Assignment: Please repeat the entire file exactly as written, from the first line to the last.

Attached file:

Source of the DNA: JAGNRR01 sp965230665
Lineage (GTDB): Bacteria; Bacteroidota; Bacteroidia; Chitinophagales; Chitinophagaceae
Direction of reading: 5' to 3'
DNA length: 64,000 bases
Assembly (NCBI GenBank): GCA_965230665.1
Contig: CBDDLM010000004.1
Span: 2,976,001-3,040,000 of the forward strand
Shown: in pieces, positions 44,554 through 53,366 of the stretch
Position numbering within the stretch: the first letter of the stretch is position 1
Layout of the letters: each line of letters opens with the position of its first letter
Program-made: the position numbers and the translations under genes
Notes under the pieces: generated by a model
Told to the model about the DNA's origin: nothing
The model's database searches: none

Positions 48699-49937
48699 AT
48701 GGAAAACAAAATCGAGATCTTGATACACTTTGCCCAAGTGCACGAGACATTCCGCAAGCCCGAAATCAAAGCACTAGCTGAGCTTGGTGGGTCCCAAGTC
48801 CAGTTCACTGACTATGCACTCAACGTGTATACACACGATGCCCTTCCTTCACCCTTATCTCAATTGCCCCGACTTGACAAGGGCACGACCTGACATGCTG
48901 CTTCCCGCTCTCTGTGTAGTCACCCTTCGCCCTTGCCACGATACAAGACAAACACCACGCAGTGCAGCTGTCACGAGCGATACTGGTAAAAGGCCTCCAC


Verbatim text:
Source of the DNA: JAGNRR01 sp965230665
Lineage (GTDB): Bacteria; Bacteroidota; Bacteroidia; Chitinophagales; Chitinophagaceae
Direction of reading: 5' to 3'
DNA length: 64,000 bases
Assembly (NCBI GenBank): GCA_965230665.1
Contig: CBDDLM010000004.1
Span: 2,976,001-3,040,000 of the forward strand
Shown: in pieces, positions 44,554 through 53,366 of the stretch
Position numbering within the stretch: the first letter of the stretch is position 1
Layout of the letters: each line of letters opens with the position of its first letter
Program-made: the position numbers and the translations under genes
Notes under the pieces: generated by a model
Told to the model about the DNA's origin: nothing
The model's database searches: none

Positions 48699-49937
48699 AT
48701 GGAAAACAAAATCGAGATCTTGATACACTTTGCCCAAGTGCACGAGACATTCCGCAAGCCCGAAATCAAAGCACTAGCTGAGCTTGGTGGGTCCCAAGTC
48801 CAGTTCACTGACTATGCACTCAACGTGTATACACACGATGCCCTTCCTTCACCCTTATCTCAATTGCCCCGACTTGACAAGGGCACGACCTGACATGCTG
48901 CTTCCCGCTCTCTGTGTAGTCACCCTTCGCCCTTGCCACGATACAAGACAAACACCACGCAGTGCAGCTGTCACGAGCGATACTGGTAAAAGGCCTCCAC